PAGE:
Where the Tarmac Ends

November 16, 2009

The Rough Stuff Fellowship is a poetically named organization in Great Britain whose beginnings date to 1955. On the home page of their website, they point at that this was "long before anyone had heard of Marin County."

While that's not literally true, it is a fact that 1955 was approximately 20 years before storied riders like Gary Fisher, Joe Breeze, and Tom Ritchey began bombing down the fire roads of Marin County's Mount Tamalpais on their beefed-up klunker bikes. Many regard those hair-raising rides down Mount Tam as the true roots of fat-tire riding.

Now, going back a lot farther than 1955, consider what sorts of track and trail surfaces the Buffalo Soldiers of the U.S. Army's 25th Infantry had to contend with in 1897 to ride their "safety" bicycles from Fort Missoula, Montana, to St. Louis, Missouri. Amazing!

Steve Griffith of the Rough Stuff Fellowshipe wrote an interesting piece on what he considers to be the true history of mountain biking. "Until the 1980s, off-road riding was known as rough stuff, or pass storming," he writes. "The origin of the former is in opposition to smooth stuff (i.e., tarmac). Over the years there has been much debate amongst adherents of this type of cycling as to a definition. To my mind the simplest is perhaps the best: Rough stuff begins where the tarmac ends."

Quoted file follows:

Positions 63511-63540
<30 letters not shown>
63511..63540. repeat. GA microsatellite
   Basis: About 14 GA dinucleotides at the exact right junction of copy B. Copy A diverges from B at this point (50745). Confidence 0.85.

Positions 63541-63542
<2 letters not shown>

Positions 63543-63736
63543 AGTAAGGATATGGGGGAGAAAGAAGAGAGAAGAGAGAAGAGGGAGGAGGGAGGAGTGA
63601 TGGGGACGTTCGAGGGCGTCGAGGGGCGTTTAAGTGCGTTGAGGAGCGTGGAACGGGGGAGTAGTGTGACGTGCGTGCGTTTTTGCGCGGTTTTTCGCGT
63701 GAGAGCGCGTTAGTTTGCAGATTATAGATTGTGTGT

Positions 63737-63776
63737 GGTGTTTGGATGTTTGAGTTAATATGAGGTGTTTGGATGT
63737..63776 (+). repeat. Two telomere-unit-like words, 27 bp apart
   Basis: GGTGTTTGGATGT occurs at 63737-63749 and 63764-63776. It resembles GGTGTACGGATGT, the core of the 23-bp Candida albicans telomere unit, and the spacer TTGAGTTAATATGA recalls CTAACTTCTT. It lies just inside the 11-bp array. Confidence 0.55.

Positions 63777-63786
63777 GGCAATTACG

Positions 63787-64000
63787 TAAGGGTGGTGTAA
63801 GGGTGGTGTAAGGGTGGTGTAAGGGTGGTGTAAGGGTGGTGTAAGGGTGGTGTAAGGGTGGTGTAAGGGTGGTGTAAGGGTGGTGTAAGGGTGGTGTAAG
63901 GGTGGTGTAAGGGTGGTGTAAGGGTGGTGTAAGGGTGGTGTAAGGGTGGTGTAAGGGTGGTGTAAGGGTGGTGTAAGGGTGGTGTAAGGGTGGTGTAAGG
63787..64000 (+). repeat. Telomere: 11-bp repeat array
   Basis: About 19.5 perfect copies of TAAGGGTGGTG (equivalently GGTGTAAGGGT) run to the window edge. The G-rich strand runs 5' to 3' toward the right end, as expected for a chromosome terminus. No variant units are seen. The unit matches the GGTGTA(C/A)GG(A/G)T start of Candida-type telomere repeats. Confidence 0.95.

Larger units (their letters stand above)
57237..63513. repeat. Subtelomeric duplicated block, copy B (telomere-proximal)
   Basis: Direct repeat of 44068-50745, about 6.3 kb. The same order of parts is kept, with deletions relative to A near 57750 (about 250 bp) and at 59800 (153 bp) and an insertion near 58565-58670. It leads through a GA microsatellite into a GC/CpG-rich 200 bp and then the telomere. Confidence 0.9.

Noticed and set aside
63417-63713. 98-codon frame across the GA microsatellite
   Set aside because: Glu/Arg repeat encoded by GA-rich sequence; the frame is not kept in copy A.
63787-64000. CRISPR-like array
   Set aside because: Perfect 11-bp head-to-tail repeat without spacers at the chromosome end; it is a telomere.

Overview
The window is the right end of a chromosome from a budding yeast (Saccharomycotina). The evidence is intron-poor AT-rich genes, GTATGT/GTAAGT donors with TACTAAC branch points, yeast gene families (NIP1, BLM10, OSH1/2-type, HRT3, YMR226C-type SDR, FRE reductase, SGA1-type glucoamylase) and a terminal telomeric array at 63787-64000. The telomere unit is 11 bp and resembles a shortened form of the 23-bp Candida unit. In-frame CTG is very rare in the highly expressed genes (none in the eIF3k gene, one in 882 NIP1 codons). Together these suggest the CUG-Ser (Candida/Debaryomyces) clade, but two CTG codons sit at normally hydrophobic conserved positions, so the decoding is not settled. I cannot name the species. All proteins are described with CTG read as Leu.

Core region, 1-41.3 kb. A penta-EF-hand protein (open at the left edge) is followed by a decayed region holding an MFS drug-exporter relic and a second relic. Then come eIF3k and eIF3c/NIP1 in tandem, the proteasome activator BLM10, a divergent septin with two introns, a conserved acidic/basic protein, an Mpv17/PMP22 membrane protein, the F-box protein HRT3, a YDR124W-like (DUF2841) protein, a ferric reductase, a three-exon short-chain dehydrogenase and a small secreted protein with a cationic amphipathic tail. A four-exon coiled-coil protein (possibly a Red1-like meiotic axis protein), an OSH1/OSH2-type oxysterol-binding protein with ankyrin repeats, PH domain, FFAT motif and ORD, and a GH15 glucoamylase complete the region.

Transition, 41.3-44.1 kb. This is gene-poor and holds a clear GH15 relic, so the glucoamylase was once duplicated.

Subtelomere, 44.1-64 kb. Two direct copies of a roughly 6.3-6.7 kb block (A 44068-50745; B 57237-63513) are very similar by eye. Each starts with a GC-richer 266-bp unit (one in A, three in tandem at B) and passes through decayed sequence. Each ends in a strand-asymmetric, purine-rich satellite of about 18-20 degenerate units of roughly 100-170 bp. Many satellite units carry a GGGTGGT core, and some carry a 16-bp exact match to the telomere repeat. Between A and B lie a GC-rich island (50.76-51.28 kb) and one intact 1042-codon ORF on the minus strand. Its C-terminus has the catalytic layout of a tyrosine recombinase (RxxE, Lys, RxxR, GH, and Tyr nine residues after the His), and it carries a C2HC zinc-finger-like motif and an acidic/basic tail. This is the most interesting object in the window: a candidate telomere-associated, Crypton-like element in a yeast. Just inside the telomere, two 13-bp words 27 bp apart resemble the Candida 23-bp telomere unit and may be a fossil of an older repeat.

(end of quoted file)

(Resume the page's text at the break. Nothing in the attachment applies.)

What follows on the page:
Hear hear! It was with influences coming from those boys and girls who stormed down Mount Tam on two wheels in the mid-'70s that we at Adventure Cycling developed the Great Divide Mountain Bike Route 20 years later, in the mid '90s. But our inspiration came from other places, and other times, as well.

Where the tarmac (better known in America as the pavement) ends: that's where the Great Divide began — and begins.


Montana rough-stuff road photo by Michael McCoy


BIKING WITHOUT BORDERS was posted by Michael McCoy, Adventure Cycling’s field editor, highlighting a little bit of this or a little bit of that — just about anything, as long as it related to traveling by bicycle. Mac also compiles the organization's twice-monthly e-newsletter Bike Bits, which goes free-of-charge to over 45,000 readers worldwide.



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